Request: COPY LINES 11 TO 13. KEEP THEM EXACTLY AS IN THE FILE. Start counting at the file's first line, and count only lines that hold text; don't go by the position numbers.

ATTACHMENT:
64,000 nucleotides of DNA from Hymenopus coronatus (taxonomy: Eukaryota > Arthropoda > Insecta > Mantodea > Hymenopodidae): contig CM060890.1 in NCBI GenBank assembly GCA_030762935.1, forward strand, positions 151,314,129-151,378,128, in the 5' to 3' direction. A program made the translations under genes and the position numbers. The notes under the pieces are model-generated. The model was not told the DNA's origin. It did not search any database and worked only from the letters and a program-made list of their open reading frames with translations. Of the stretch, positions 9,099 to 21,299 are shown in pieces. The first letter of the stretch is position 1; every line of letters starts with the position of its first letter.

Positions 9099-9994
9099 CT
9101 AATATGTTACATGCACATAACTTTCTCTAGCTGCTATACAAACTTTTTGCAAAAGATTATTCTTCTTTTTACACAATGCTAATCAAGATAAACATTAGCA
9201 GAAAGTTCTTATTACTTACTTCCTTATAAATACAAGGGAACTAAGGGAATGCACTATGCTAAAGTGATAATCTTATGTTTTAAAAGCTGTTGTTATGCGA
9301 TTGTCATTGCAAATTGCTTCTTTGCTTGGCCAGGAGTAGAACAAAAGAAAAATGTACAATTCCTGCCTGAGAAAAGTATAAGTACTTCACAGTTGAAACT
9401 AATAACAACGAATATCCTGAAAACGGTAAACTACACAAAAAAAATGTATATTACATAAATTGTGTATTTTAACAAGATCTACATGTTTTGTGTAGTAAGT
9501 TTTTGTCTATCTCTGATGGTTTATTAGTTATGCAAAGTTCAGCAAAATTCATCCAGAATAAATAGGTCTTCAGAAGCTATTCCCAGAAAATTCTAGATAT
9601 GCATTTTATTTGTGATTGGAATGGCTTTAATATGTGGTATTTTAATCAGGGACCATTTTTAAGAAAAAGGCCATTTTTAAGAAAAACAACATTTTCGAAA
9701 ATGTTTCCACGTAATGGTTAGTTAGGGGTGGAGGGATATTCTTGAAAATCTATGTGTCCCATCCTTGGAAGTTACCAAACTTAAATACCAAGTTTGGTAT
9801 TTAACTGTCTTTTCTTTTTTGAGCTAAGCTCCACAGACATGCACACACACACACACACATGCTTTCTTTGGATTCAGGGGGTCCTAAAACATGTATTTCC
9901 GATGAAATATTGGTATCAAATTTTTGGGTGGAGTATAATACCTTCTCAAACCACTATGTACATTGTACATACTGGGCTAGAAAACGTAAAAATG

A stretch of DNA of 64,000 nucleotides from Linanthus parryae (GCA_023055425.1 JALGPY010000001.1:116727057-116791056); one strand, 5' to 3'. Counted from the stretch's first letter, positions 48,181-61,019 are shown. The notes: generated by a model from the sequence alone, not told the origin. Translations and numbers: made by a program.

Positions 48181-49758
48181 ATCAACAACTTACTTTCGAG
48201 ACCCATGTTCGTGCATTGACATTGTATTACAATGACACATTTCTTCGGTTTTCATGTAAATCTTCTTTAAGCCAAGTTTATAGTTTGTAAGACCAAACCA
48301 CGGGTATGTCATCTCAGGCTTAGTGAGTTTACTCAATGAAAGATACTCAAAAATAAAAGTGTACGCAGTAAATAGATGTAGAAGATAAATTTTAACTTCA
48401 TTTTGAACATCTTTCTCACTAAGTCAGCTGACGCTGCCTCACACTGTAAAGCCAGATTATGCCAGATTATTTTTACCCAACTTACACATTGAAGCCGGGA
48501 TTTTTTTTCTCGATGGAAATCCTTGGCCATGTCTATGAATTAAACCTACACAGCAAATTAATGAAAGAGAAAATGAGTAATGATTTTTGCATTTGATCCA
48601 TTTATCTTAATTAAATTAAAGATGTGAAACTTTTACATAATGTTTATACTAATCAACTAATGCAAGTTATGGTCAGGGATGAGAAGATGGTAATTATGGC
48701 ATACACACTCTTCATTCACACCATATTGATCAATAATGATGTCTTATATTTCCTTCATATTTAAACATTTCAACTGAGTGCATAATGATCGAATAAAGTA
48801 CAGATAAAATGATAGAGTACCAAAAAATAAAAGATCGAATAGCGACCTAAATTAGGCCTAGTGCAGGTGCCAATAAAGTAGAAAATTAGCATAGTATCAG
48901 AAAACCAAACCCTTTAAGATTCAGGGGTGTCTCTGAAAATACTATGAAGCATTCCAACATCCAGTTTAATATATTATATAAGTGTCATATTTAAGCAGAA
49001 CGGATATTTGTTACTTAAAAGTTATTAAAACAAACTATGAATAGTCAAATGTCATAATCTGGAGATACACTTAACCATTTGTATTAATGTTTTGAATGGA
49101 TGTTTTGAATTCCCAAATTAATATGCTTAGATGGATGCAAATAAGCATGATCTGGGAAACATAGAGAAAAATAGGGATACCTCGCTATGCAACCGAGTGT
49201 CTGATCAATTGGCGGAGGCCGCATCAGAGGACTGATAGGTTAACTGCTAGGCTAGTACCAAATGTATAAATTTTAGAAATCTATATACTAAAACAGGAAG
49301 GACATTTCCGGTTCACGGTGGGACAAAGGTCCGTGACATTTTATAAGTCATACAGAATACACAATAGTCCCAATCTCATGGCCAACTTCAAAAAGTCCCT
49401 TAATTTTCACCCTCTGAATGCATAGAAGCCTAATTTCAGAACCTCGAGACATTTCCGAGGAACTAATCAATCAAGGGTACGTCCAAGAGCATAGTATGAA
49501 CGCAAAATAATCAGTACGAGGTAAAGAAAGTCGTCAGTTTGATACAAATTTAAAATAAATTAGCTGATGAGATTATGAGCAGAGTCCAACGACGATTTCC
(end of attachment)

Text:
9801 TTAACTGTCTTTTCTTTTTTGAGCTAAGCTCCACAGACATGCACACACACACACACACATGCTTTCTTTGGATTCAGGGGGTCCTAAAACATGTATTTCC
9901 GATGAAATATTGGTATCAAATTTTTGGGTGGAGTATAATACCTTCTCAAACCACTATGTACATTGTACATACTGGGCTAGAAAACGTAAAAATG

A stretch of DNA of 64,000 nucleotides from Linanthus parryae (GCA_023055425.1 JALGPY010000001.1:116727057-116791056); one strand, 5' to 3'. Counted from the stretch's first letter, positions 48,181-61,019 are shown. The notes: generated by a model from the sequence alone, not told the origin. Translations and numbers: made by a program.